The paper outlines the advantages, disadvantages, and other implications of using the Internet to collect data from those people displaying sexually paraphilic behavior.
Using empirical and clinical studies published in the paraphilia literature, the main issues concerning online paraphilic data collection are reviewed and discussed.
The specific online data collection methods examined included the collection of paraphilic data via (i) online questionnaires, (ii) online forums, (iii) online interviews, and (iv) online participant observation.
It is concluded that there are many useful and practical advantages of using online research methodologies to examine sexually paraphilic behavior.
Two recent papers in the Journal of Behavioral Addictions by Brand et al. (2022), and Sassover and Weinstein (2022) both make interesting additions to the place of behavioral addictions in the more general addictive behaviors field. This commentary discusses some of the further nuances in the debates surrounding whether problematic engagement in social networking, pornography, and buying/shopping should be considered as possible ‘disorders due to addictive behaviors’ in the ICD-11. Particular emphasis in this commentary is placed on social network use disorder and its delineation. While there is growing evidence that addictions to sex, pornography, social network sites, exercise, work, and buying/shopping may be genuine disorders among a minority of individuals, none of these behaviors is likely to be included in formal psychiatric manuals in the near future until there is more high-quality data on all research fronts (e.g., epidemiological, neurobiological, psychological, and clinical).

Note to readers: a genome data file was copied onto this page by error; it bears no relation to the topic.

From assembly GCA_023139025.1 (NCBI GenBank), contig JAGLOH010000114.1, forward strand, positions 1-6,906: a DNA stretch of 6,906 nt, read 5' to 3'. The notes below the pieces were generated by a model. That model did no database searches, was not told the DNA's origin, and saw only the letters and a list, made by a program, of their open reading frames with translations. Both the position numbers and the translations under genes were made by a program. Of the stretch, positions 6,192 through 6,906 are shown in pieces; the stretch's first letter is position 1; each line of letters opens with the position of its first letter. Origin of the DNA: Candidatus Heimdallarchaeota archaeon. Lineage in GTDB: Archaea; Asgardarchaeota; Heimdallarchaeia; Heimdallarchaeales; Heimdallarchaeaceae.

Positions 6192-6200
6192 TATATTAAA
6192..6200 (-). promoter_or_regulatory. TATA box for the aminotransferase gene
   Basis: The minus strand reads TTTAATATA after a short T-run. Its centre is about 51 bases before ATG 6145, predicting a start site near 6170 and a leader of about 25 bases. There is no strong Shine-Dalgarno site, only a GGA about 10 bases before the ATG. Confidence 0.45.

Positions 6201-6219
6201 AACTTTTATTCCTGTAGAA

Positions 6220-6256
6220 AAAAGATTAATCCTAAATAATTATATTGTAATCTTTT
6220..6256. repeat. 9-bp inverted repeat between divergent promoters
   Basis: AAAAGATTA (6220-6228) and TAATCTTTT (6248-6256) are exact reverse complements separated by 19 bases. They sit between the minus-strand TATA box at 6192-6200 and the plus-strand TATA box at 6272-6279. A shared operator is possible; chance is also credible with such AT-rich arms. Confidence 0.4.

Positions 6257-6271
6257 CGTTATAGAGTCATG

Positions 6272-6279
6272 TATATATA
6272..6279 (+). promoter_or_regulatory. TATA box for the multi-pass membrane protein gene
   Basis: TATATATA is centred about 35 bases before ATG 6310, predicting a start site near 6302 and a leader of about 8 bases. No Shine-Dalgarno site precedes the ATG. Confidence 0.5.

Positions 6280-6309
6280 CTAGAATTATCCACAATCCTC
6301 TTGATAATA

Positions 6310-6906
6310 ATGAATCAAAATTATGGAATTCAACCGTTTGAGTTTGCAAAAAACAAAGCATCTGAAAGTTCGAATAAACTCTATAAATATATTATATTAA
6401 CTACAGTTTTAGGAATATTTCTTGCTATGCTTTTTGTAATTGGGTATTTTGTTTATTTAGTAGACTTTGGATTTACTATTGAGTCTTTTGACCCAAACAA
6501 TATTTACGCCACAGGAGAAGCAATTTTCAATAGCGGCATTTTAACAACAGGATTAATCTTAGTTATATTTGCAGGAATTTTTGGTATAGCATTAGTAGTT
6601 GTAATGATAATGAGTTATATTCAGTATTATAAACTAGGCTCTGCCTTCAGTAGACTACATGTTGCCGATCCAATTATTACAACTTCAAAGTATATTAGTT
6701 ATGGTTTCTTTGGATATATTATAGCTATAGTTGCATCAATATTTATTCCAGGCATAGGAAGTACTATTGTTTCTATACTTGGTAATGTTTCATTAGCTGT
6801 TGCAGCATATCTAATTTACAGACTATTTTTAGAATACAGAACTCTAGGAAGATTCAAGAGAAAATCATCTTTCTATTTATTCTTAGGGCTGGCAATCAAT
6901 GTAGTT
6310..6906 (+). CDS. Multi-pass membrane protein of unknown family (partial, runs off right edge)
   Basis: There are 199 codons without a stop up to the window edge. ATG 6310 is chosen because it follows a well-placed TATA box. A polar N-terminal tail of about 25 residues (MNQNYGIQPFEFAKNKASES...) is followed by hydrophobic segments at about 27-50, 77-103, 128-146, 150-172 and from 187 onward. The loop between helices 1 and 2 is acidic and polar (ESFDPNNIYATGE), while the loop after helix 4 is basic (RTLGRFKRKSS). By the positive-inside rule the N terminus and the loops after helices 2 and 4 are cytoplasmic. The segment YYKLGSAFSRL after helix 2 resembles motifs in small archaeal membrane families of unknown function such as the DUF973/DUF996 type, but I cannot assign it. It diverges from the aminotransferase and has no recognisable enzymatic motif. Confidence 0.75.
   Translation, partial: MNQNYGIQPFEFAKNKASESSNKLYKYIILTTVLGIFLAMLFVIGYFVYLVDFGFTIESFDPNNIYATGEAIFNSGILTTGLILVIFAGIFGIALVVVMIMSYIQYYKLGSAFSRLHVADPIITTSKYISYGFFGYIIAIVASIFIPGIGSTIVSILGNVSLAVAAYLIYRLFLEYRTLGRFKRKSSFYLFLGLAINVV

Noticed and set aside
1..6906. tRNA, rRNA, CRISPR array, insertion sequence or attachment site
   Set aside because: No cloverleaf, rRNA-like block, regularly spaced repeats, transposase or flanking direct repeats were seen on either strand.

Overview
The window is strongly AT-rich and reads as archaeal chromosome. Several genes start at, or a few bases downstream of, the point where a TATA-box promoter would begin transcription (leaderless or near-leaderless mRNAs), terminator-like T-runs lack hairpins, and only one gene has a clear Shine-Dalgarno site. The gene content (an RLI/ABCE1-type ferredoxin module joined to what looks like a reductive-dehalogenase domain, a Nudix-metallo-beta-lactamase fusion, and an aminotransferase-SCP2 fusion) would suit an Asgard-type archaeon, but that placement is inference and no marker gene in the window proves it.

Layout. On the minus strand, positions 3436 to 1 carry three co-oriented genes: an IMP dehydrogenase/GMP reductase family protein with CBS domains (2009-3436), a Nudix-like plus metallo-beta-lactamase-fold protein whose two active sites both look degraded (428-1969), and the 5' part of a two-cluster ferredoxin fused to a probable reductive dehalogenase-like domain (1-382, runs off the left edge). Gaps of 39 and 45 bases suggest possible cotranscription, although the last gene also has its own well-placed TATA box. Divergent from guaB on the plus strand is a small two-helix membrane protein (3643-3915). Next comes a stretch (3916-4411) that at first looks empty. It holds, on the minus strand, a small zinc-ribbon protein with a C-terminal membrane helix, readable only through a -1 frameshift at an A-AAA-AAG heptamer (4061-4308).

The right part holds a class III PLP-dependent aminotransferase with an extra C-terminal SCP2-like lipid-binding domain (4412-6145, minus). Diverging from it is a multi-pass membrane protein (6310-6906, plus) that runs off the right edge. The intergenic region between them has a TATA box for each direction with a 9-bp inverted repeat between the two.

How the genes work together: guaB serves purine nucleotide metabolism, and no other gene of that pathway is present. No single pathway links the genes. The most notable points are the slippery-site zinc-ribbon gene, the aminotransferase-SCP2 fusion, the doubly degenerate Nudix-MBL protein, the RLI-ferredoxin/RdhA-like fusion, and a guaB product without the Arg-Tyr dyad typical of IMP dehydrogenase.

This commentary critiques the recent paper by Montag et al. (2019) and (i) argues that there are a number of issues that are presented as contemporary but have been discussed in the internet addiction literature for over 20 years, (ii) argues that generalized internet use disorder (IUD)/smartphone use disorder (SmUD) and specific IUD/SmUD may mean different things to different scholars, (iii) suggests that online activities that involve content creation often utilize nonmobile devices, and (iv) suggests that there are some potentially problematic online behaviors that are not included as major activities in the proposed in Montag et al.‘s taxonomy of internet-related problematic behaviors.
Despite increasing empirical research into workaholism, no single definition or conceptualisation has emerged, and current understandings of workaholism are arguably problematic. The primary purpose of this paper is to clarify some of these issues, by defining and contextualising over-engagement in work that leads to severe negative consequences (i.e., workaholism) as a genuine behavioural addiction.